“I’m going to do this until no one wants to help me travel to compete, or until teaching completely takes over,” she said. “I don’t think this will be my last year. I’m taking each year as it comes and I will jump at good opportunities as they present themselves.”
Steinriede-Engle is also looking forward to starting her own company—Salt and Soul Fitness—training competitive surfers and other athletes. She is hoping to open for business this winter.
THIS YEAR’S EVENT
The landmark event was such a success, the ASP, the Chinese government and event sponsor Swatch are making it an annual affair and have scheduled the SWATCH Girls Pro China 2012 for November 21 through 25 at Wanning, Hainan Island, China.
“I am super excited to go back to China,” said Steinriede-Engle when The Dana Point Times caught up with her at a recent dawn patrol practice session at San O. “It was a great event last year and life has gotten so busy I haven’t done any competitions since then. I’m looking forward to getting back into the water to compete.”
As defending world champion, Steinriede-Engle says she doesn’t feel a huge amount of pressure to repeat the victory she calls “the peak of her career, so far” but says she will be devoting more time to getting focused an training in the days leading up to her November 17 departure.
“Obviously I will do my best to win but if it doesn’t happen for me this year, I would like to see someone I respect as a surfer take it,” Steinriede-Engle said. “And it is nice to have a couple of other local surfers there with me to represent our area.”
The two surfers Steinriede-Engle, 27, is referring to are Tory Gilkerson, 19, and Karina Rozunko, 16, of San Clemente.
Both Gilkerson and Rozunko say they are feeling a mixture of excitement and nervousness about having qualified for their first ASP World Championship. And the fact that it is so far away, in unknown territory, adds to their trepidation.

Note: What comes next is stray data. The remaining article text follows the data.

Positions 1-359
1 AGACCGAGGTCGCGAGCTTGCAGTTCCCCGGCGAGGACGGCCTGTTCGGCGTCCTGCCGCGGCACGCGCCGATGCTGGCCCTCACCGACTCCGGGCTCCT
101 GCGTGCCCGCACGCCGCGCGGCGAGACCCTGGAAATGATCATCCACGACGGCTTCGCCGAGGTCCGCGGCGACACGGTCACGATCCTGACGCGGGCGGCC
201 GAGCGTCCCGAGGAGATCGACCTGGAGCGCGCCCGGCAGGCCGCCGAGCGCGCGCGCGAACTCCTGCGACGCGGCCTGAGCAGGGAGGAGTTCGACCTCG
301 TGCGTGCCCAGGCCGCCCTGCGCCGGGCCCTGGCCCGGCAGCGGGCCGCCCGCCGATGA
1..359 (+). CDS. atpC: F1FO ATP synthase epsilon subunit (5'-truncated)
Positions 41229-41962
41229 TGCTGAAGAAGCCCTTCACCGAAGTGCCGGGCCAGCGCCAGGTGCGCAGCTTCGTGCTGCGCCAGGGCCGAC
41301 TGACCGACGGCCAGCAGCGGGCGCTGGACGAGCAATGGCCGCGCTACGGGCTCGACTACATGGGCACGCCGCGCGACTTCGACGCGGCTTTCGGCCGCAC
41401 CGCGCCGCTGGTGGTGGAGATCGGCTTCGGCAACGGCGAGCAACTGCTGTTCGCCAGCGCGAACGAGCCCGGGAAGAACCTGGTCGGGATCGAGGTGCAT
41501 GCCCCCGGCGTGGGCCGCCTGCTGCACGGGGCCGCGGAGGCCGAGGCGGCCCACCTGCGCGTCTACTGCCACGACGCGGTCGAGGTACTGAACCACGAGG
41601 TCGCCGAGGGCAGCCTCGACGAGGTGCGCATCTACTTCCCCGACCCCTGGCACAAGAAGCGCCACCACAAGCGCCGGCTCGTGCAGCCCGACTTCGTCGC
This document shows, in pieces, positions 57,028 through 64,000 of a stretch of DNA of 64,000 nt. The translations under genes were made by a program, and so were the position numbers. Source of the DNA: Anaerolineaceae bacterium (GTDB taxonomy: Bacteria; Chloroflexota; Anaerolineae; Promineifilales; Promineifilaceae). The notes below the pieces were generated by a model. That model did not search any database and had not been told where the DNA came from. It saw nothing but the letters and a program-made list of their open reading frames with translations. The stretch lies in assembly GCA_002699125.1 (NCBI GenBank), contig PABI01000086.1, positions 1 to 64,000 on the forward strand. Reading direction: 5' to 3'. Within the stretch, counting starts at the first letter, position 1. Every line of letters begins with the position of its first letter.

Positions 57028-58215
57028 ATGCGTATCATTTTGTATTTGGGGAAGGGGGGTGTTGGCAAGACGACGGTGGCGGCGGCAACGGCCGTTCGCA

“I’m sort of nervous but really excited to have earned a spot—via the qualifiers at Oceanside, Ventura, Oahu, Hawaii and Virginia Beach, Va.—and to be from the same area as the current world champion is pretty cool,” Gilkerson said. “Both Karina and I look up to Lindsey and she’s already been very helpful by walking us through the whole visa process. She’s been right there to answer questions.”
(Steinriede-Engle automatically re-qualified as last year’s champion.)
Rozunko, the youngest competitor representing the U.S., agreed.
“It’s crazy to get this opportunity to surf with the world champion and see what she and the other older girls are doing,” Rozunko said. “I’m nervous, but I’ve been practicing a lot and I plan to just give it everything I’ve got, choose my waves wisely.”
Gilkerson said her strategy is similar and she will try to quell the nerves by concentrating on practicing.
While Steinriede-Engle says she is happy to share her insights and experiences with the younger girls and knows just what they are feeling right now.
“Any guidance I can offer them I’m happy to give. I’d like to be someone they look up to but I think they are both experienced enough in their own right to do well,” she said.
Both Gilkerson and Rozunko admit part of their worry comes from facing the unknown in China. “Especially the food,” the two joked in near unison. They mentioned being a bit nervous about the language barrier as well.
“I was nervous last year too and really didn’t know what to expect. To be honest, I thought I’d see a polluted port with dirty water,” Steinriede-Engle said. “It wasn’t at all what I expected. The venue was awesome—beautiful island, beautiful ocean, relaxing, calming and some fun waves. I was pleasantly surprised.”
As for Steinriede-Engle’s game plan, she responded with the calm demeanor and focused answer of a true world champion and a sense of humor.
“My strategy is the most simple and basic one to have—be confident and do my best. Putting major pressure on oneself only forces mistakes,” she said. “And, as for the food; while everyone at home is enjoying Thanksgiving turkey, we’ll be eating chicken feet.”
The trio will depart for China on November 17 and are set to return November 27.